Though financial advisors expertly help clients plan for their future, they sometimes neglect to apply the same forethought to their own firms. In fact, only 27% of financial advisors have a succession plan or any formal preparations to transition their business, according to a 2018 Financial Planning Association (FPA) report. The need to have such arrangements in place is all the more urgent since the average age of financial advisors is 55, and about one in five financial advisors is aged 65 or older, according to a 2019 J.D. Power study. The fact that so many financial advisors are near retirement age begs the question: What is their legacy strategy?
To answer this question, SmartAsset conducted a survey of financial advisors on our platform to get a more recent look at succession planning within the financial planning industry. We surveyed more than 460 financial advisors, asking them questions ranging from the type of succession plan at their firm to whether the COVID-19 impacted how their firm thinks about succession planning. For more information on our data and how we put it together, check read our Data and Methodology section below.
The number of financial advisors with a succession plan has increased. Our findings align closely with the 2018 FPA report, as 27% of financial advisors have had a succession plan in place for six or more years. However, we additionally found that 38% of surveyed advisors implemented a succession plan in the last several years. Thus, our findings show that as of February 2022, roughly two-thirds of financial advisors (64.36%) have a succession plan.
Most financial advisors without a succession plan intend on creating one at some point in the future. Of surveyed advisors without a succession plan, roughly 56% say that they plan on creating one at some point in the future. The remaining 44% of those advisors (or about one in five respondents of all advisors surveyed) have no plan to transition or sell their business and do not intend on forming one.
Financial advisor succession planning is not top-of-mind for most individuals. Though the lack of a financial advisor succession poses a potential risk to clients, only about one in four financial advisors (25.05%) say that clients ask about their firm’s succession plan.
Succession Planning: Types and Years in Place
The two major types of succession plans are internal and external. With an internal succession, the firm is passed to someone currently working at the firm while an external succession includes either an outside advisor taking the lead or other external events (i.e. advisory firm sold, advisory firm merges with another, etc.).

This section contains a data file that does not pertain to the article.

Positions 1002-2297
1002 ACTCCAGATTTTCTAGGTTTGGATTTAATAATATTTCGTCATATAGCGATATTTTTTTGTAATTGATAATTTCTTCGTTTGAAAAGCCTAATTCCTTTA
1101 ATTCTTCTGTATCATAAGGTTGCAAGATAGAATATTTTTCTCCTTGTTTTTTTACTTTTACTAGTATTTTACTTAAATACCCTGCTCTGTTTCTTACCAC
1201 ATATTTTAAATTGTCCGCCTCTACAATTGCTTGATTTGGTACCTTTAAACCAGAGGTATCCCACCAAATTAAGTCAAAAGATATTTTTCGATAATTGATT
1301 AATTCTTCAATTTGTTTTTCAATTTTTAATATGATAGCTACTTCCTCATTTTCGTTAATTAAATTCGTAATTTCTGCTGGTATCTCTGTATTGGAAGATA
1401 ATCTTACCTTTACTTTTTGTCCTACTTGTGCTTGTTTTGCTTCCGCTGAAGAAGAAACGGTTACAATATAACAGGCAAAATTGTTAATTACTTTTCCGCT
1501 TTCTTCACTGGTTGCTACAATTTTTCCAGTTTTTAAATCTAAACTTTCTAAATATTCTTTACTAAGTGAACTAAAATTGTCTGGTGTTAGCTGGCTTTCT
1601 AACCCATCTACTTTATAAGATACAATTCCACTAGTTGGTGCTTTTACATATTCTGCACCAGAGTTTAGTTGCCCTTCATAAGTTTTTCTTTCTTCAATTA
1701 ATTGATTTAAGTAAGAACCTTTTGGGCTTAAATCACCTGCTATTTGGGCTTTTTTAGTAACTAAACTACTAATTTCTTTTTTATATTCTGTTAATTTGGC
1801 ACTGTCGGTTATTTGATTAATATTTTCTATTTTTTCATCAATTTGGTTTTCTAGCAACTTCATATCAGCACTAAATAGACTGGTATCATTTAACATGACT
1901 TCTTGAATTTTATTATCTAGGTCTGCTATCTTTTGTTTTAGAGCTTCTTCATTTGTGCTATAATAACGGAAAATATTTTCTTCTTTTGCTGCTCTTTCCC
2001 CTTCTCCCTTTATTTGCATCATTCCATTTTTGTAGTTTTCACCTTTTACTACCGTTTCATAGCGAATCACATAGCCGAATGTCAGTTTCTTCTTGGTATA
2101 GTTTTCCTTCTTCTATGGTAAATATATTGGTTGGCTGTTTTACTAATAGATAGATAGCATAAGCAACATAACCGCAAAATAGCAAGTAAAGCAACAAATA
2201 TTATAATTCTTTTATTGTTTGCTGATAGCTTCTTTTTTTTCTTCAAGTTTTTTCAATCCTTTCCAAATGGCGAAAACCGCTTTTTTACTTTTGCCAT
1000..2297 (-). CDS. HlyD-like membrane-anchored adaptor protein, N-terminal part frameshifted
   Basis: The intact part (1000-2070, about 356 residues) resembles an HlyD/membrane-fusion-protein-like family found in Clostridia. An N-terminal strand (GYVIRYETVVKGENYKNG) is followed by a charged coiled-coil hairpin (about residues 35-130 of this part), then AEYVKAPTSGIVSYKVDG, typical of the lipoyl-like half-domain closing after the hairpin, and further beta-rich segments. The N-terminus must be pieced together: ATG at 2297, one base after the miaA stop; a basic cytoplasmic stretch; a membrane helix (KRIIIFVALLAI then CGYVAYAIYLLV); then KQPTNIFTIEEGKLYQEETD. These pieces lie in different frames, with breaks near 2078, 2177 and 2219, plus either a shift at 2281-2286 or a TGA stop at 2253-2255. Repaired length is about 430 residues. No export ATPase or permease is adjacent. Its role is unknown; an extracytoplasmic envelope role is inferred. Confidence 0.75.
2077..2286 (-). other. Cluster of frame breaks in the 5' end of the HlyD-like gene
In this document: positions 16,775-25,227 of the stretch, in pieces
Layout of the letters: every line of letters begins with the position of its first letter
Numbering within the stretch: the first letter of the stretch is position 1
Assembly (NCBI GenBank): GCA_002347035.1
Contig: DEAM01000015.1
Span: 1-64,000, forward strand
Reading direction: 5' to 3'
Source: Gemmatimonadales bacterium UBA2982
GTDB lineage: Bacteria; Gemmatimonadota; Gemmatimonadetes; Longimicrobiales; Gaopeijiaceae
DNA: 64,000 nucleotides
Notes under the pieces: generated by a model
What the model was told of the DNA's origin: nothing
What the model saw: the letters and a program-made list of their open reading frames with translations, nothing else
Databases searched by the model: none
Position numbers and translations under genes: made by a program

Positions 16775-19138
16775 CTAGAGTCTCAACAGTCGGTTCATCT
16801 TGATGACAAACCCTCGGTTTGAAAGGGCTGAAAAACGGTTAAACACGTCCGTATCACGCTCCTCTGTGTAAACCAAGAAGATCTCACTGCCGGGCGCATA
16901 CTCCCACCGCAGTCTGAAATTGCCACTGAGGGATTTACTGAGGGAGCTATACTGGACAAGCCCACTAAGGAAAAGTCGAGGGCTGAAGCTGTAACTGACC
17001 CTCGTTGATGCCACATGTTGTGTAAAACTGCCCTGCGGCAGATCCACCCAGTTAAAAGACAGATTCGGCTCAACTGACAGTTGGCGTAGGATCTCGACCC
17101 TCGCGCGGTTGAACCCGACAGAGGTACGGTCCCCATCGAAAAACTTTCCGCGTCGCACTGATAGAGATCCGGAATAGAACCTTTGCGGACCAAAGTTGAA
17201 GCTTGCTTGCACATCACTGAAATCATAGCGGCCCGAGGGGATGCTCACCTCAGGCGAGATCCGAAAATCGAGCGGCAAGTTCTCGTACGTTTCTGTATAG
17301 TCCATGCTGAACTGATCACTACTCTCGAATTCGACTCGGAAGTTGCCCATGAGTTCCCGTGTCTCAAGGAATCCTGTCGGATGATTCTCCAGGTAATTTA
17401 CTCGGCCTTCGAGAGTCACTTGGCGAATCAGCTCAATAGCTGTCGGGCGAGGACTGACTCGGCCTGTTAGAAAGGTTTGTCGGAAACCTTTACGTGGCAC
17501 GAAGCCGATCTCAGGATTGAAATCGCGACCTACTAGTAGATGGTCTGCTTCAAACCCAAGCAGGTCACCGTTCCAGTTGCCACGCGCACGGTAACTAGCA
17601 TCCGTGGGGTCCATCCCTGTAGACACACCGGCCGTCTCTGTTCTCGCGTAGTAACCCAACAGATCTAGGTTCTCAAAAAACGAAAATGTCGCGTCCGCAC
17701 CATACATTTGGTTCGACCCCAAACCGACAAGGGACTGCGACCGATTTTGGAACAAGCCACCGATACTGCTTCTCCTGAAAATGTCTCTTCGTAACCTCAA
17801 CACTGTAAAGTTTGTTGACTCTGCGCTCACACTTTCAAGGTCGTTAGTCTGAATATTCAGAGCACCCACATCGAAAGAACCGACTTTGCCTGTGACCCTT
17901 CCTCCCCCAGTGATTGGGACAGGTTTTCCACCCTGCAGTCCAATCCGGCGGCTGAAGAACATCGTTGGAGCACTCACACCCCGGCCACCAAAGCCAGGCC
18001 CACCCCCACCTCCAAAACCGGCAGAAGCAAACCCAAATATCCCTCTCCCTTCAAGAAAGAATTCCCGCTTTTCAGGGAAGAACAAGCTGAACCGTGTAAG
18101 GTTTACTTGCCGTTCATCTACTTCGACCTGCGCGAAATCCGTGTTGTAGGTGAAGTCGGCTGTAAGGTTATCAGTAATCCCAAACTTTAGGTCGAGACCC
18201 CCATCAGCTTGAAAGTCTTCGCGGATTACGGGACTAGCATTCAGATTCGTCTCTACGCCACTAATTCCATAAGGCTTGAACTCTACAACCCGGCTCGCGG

Across firms surveyed, most advisors plan on an internal succession. Almost 71% of advisors who have a succession plan intend on passing their business on to someone currently working at the firm. Another roughly 11% of advisors plan on passing their business to a family member. In contrast, less than 9% of financial advisors plan on selling their business to another firm.
Across advisors with a succession plan, we asked how long their plan has been in place. Most succession plans have been in writing for at least a decade, with almost 31% of firms answering 11+ years to the question: “How long has your succession plan been in place?” There was an uptick in the number of financial advisors creating a succession plan in the last one to five years. About 28% of advisors with a succession plan created their plan three to five years ago while almost 22% of advisors formed a plan one to two years ago.
Did COVID-19 Impact Succession Planning?
Though the COVID-19 pandemic changed many things for financial advisors, perhaps most notably how they communicate with clients, most financial advisors’ succession plans were unaffected. Though about 20% of advisors created a succession planning during 2020 or 2021, roughly 93% of financial advisors say that the pandemic did not change how their firm thinks about succession planning.
Of firms that did notice a change, most advisors point to succession planning being seen as more of a necessity and top-of-mind. One advisor said that with the threat of COVID-19, they must consider what happens to their clients and revenue in a worst-case scenario. Others note their desire to benefit from the hard work they put in over the years, and with that in mind, it is important to have an exit strategy.
Data and Methodology
Survey data for this report was collected by SmartAsset between February 3, 2022 and February 21, 2022. A total of 463 financial advisors responded to our survey. Though the full survey was six questions, not all questions were applicable to all advisors and some advisors chose to skip certain questions. We used the largest sample possible when discussing results for any given question.
Tips for Managing Your Advisory Business
Iron out your succession plan. If you are a financial advisor without a succession plan and don’t know where to start, check out our introductory guide here. We walk through the basic steps in setting up a business transition plan.
Want to grow your business? Pre-screen for prospects that meet your client profile. Consider using a service that can connect you directly with prospective clients. If you’re looking to grow your practice, our platform SmartAdvisor connects advisors directly with local prospects. You pay only for investors that fit your client profile.
Questions about our study? Contact us at firstname.lastname@example.org
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